Long-Term Complications of Diabetes
- What Long-Term Complications Can Diabetes Cause?
- Where Can Diabetes Cause Complications?
- What Eye Problems Can Diabetes Cause?
- What Kidney Problems Can Diabetes Cause?
- What Nerve Damage Can Diabetes Cause?
- What Foot Problems Can Diabetes Cause?
- What Heart and Blood Vessel Diseases Can Diabetes Cause?
- How Can Diabetes Lead to Gum Disease?
- How Can I Help My Child?
Helping kids with diabetes manage their blood sugar levels is a key part of preventing long-term diabetes problems. Here's why.
What Long-Term Complications Can Diabetes Cause?
Long-term complications related to diabetes are often linked to having high blood sugar levels over a long period of time. But blood sugar control isn't the only thing that determines someone's risk for complications. Things like genetics also can play a role.
Many diabetes complications don't appear until after many years of having the disease. They usually develop silently and slowly over time. So even if kids show no symptoms, they still might eventually have problems.
Managing diabetes with good nutrition, regular exercise, and medicine can help protect kids from these problems.
Where Can Diabetes Cause Complications?
The major organs and body systems involved in diabetes complications are the:
- heart and blood vessels
What Eye Problems Can Diabetes Cause?
People with diabetes have a greater risk for eye problems, including:
- Cataracts: A cataract is a thickening and clouding of the lens of the eye. The lens is the part of the eye that helps you focus on what you see. People with diabetes are more likely to develop cataracts. Cataracts can make vision blurry or impair night vision. Cataracts that affect vision can be surgically removed.
- Retinopathy: Diabetic
retinopathy involves changes in the retina, the light-sensitive layer at the back
of the eye. These are due to damage to, or abnormal growth of, the small blood vessels
in the retina, which are thought to be related to high blood sugar levels over time.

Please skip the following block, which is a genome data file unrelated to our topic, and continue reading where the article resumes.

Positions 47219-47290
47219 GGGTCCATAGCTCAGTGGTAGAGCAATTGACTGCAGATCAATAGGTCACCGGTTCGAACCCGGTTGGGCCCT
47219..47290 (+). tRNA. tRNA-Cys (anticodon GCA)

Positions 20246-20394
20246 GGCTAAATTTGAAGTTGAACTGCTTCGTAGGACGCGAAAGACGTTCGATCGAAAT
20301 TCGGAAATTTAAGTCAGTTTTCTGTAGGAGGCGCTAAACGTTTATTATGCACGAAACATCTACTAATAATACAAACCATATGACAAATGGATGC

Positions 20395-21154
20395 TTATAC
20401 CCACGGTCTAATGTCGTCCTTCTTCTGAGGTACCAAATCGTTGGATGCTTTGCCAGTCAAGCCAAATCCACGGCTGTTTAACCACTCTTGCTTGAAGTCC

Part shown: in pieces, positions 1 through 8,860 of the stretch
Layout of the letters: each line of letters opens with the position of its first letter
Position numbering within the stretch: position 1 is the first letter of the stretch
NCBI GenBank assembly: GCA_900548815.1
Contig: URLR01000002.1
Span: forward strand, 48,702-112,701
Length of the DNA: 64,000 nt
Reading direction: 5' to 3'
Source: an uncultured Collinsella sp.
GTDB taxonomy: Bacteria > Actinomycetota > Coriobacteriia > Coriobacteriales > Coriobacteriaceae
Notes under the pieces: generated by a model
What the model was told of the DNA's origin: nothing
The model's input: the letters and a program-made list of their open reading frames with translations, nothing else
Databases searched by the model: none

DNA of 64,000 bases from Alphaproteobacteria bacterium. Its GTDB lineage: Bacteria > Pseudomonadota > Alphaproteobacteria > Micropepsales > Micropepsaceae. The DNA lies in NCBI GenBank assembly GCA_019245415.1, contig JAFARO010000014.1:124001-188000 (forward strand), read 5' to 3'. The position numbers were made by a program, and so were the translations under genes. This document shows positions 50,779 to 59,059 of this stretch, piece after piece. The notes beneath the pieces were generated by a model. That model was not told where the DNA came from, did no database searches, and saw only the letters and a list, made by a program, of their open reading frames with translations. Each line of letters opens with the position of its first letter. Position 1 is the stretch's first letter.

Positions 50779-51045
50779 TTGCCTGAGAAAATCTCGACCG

Someone with retinopathy may not have vision problems at first, but if the condition
becomes severe, it can cause blindness.
Retinopathy is more likely to become a problem in people with diabetes who also have high blood pressure or use tobacco. Kids with diabetes usually go for annual exams by an eye specialist (an ophthalmologist or optometrist) when they reach puberty. Damage caused by retinopathy can be slowed or sometimes even reversed by improving blood sugar control, if it is discovered early. Retinopathy that becomes more advanced may need laser treatment to help prevent vision loss.
- Glaucoma: People who have diabetes also are at risk for glaucoma. In this disease, pressure builds up inside the eye, which can decrease blood flow to the retina and optic nerve and damage them. At first, a person may not have symptoms, but if it's not treated, glaucoma can cause vision loss. The risk increases as a person gets older and has had diabetes longer. Treatment for glaucoma includes medicines to lower the pressure inside the eye and sometimes surgery.
What Kidney Problems Can Diabetes Cause?
High blood sugar can damage the blood vessels in the kidneys, leading to kidney disease (or diabetic nephropathy). This means that the kidneys, which filter the body's wastes, stop working properly. When this happens, the waste products build up in the blood and can affect other organs.
As with diabetic retinopathy and neuropathy, kidney disease:
- is more likely in people who have had poor long-term blood sugar control
- usually doesn't show up before puberty